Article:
Pattern Detection and Discovery [electronic resource] :ESF Exploratory Workshop London, UK, September 16–19, 2002 Proceedings /
Contributor(s): Hand, David J [editor.] | Adams, Niall M [editor.] | Bolton, Richard J [editor.] | SpringerLink (Online service).Material type: BookSeries: Lecture Notes in Computer Science: 2447Publisher: Berlin, Heidelberg : Springer Berlin Heidelberg, 2002.Description: XII, 232 p. online resource.Content type: text Media type: computer Carrier type: online resourceISBN: 9783540457282.Subject(s): Computer science | File organization (Computer science) | Algorithms | Mathematical statistics | Database management | Information storage and retrieval | Artificial intelligence | Computer Science | Database Management | Artificial Intelligence (incl. Robotics) | Algorithm Analysis and Problem Complexity | Files | Probability and Statistics in Computer Science | Information Storage and RetrievalOnline resources: Click here to access online
General Issues -- Pattern Detection and Discovery -- Detecting Interesting Instances -- Complex Data: Mining Using Patterns -- Determining Hit Rate in Pattern Search -- An Unsupervised Algorithm for Segmenting Categorical Timeseries into Episodes -- If You Can’t See the Pattern, Is It There? -- Association Rules -- Dataset Filtering Techniques in Constraint-Based Frequent Pattern Mining -- Concise Representations of Association Rules -- Constraint-Based Discovery and Inductive Queries: Application to Association Rule Mining -- Relational Association Rules: Getting Warmer -- Text and Web Mining -- Mining Text Data: Special Features and Patterns -- Modelling and Incorporating Background Knowledge in theWeb Mining Process -- Modeling Information in Textual Data Combining Labeled and Unlabeled Data -- Discovery of Frequent Word Sequences in Text -- Applications -- Pattern Detection and Discovery: The Case of Music Data Mining -- Discovery of Core Episodes from Sequences -- Patterns of Dependencies in Dynamic Multivariate Data.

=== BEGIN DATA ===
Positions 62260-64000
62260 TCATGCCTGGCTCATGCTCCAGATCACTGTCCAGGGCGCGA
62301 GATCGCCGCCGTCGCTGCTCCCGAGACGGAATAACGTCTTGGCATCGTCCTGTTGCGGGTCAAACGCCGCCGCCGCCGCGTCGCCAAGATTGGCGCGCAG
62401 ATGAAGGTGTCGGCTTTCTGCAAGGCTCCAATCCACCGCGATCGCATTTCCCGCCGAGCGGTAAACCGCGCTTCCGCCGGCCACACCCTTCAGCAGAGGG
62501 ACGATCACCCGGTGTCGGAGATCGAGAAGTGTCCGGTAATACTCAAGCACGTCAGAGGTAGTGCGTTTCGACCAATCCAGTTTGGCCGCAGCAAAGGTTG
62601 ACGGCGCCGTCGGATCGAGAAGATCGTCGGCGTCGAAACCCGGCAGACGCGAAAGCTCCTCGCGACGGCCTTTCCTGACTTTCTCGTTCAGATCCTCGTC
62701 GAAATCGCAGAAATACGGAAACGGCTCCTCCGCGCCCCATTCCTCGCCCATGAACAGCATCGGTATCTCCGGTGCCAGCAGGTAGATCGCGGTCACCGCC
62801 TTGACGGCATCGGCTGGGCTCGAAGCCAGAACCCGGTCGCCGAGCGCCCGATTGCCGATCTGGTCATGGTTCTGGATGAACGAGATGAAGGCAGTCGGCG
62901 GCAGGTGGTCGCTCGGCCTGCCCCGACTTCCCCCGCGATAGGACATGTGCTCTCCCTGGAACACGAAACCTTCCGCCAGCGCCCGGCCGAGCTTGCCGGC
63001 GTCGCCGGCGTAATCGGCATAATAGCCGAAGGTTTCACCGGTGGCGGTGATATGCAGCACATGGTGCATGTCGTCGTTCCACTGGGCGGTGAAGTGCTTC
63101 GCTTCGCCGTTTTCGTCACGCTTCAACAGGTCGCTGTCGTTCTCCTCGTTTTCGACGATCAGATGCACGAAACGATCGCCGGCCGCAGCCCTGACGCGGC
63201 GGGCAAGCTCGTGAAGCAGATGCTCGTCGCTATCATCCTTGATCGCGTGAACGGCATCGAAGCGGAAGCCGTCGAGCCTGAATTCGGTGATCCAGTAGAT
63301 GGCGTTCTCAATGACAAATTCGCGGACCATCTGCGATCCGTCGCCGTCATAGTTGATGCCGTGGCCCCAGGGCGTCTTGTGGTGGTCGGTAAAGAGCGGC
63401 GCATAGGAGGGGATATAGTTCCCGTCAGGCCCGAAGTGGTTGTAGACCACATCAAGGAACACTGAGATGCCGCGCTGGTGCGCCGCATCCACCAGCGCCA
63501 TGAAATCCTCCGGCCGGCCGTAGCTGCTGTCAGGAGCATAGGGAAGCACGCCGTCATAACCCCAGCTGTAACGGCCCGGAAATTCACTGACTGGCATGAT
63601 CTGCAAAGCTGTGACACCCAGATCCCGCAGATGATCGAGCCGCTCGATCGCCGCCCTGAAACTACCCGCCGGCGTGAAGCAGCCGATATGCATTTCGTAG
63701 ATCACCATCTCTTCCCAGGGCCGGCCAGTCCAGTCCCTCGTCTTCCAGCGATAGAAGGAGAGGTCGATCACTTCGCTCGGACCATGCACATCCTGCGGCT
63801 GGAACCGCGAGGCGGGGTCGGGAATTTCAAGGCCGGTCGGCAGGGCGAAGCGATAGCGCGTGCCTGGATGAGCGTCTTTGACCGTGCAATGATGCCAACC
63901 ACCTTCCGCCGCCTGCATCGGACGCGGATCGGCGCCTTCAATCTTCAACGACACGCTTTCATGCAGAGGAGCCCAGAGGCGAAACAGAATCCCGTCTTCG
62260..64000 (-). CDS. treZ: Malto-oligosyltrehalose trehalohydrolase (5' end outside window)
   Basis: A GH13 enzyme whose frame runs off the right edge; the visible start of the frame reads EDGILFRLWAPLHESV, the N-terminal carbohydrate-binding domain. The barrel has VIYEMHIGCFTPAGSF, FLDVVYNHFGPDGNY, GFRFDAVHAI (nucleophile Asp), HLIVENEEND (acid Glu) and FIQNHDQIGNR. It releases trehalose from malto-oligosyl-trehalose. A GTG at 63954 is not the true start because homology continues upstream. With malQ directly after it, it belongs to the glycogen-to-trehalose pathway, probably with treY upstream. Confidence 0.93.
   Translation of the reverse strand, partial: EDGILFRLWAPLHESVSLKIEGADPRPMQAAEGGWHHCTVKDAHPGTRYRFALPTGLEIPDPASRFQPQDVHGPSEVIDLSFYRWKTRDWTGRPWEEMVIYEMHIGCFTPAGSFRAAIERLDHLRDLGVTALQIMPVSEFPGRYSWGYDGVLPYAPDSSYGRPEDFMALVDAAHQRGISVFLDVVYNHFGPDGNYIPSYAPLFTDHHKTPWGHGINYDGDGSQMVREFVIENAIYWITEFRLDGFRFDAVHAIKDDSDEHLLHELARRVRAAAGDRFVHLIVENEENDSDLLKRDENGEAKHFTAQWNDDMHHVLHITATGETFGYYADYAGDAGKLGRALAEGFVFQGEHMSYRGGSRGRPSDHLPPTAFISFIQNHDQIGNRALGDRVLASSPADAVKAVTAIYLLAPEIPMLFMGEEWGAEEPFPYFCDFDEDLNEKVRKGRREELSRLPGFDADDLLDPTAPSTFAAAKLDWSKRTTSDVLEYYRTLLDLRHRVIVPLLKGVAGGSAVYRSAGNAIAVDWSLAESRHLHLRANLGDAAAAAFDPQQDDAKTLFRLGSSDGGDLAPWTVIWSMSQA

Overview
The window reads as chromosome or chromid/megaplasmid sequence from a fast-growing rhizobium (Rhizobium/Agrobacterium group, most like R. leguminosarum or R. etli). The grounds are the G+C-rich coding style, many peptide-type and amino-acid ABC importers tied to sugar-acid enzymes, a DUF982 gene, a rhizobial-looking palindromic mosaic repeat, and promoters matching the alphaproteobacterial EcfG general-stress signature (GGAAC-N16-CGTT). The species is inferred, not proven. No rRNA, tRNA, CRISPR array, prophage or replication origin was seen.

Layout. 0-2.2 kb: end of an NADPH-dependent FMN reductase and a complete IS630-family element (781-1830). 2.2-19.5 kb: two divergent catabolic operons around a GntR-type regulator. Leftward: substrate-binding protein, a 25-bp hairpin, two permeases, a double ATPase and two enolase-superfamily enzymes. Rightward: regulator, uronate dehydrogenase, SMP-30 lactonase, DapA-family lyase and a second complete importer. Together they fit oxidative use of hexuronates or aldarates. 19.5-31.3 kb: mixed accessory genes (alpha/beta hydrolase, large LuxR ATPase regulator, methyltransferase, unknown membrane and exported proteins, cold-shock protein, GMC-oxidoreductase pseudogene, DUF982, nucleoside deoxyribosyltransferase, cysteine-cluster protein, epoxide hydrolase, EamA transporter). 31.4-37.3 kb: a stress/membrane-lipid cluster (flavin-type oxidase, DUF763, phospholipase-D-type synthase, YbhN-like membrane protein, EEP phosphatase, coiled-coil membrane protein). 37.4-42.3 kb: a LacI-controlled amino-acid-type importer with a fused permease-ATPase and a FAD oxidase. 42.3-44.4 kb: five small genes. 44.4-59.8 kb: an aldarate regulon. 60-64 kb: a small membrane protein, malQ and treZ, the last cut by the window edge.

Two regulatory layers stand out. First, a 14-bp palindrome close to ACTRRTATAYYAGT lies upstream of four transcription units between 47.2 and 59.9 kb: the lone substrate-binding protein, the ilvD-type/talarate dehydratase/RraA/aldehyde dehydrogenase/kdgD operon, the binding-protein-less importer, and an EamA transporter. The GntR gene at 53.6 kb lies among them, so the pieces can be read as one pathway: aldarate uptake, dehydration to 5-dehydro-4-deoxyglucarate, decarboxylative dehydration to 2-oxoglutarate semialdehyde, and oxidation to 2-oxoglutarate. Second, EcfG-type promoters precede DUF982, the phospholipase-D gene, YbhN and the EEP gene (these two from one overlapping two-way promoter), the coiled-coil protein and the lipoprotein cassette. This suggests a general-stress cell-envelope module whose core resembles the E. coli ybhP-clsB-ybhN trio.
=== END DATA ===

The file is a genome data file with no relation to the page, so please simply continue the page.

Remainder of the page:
The collation of large electronic databases of scienti?c and commercial infor- tion has led to a dramatic growth of interest in methods for discovering struc- res in such databases. These methods often go under the general name of data mining. One important subdiscipline within data mining is concerned with the identi?cation and detection of anomalous, interesting, unusual, or valuable - cords or groups of records, which we call patterns. Familiar examples are the detection of fraud in credit-card transactions, of particular coincident purchases in supermarket transactions, of important nucleotide sequences in gene sequence analysis, and of characteristic traces in EEG records. Tools for the detection of such patterns have been developed within the data mining community, but also within other research communities, typically without an awareness that the - sic problem was common to many disciplines. This is not unreasonable: each of these disciplines has a large literature of its own, and a literature which is growing rapidly. Keeping up with any one of these is di?cult enough, let alone keeping up with others as well, which may in any case be couched in an - familiar technical language. But, of course, this means that opportunities are being lost, discoveries relating to the common problem made in one area are not transferred to the other area, and breakthroughs and problem solutions are being rediscovered, or not discovered for a long time, meaning that e?ort is being wasted and opportunities may be lost.